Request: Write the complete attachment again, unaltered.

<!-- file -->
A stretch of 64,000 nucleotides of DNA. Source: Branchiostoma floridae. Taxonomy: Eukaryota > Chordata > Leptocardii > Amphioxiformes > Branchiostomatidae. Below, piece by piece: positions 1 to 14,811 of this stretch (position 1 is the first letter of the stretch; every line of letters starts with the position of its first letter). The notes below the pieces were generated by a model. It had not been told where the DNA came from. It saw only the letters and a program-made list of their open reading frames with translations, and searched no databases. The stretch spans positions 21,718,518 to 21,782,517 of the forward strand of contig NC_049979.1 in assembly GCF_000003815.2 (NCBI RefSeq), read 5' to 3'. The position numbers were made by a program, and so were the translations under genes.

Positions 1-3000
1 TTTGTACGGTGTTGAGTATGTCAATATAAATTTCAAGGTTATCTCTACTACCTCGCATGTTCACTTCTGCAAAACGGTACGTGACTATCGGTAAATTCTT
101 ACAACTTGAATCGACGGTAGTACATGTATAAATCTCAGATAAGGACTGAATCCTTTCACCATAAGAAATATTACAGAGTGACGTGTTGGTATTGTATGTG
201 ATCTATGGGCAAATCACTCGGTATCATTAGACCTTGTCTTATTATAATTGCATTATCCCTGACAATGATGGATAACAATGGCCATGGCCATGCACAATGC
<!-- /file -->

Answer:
A stretch of 64,000 nucleotides of DNA. Source: Branchiostoma floridae. Taxonomy: Eukaryota > Chordata > Leptocardii > Amphioxiformes > Branchiostomatidae. Below, piece by piece: positions 1 to 14,811 of this stretch (position 1 is the first letter of the stretch; every line of letters starts with the position of its first letter). The notes below the pieces were generated by a model. It had not been told where the DNA came from. It saw only the letters and a program-made list of their open reading frames with translations, and searched no databases. The stretch spans positions 21,718,518 to 21,782,517 of the forward strand of contig NC_049979.1 in assembly GCF_000003815.2 (NCBI RefSeq), read 5' to 3'. The position numbers were made by a program, and so were the translations under genes.

Positions 1-3000
1 TTTGTACGGTGTTGAGTATGTCAATATAAATTTCAAGGTTATCTCTACTACCTCGCATGTTCACTTCTGCAAAACGGTACGTGACTATCGGTAAATTCTT
101 ACAACTTGAATCGACGGTAGTACATGTATAAATCTCAGATAAGGACTGAATCCTTTCACCATAAGAAATATTACAGAGTGACGTGTTGGTATTGTATGTG
201 ATCTATGGGCAAATCACTCGGTATCATTAGACCTTGTCTTATTATAATTGCATTATCCCTGACAATGATGGATAACAATGGCCATGGCCATGCACAATGC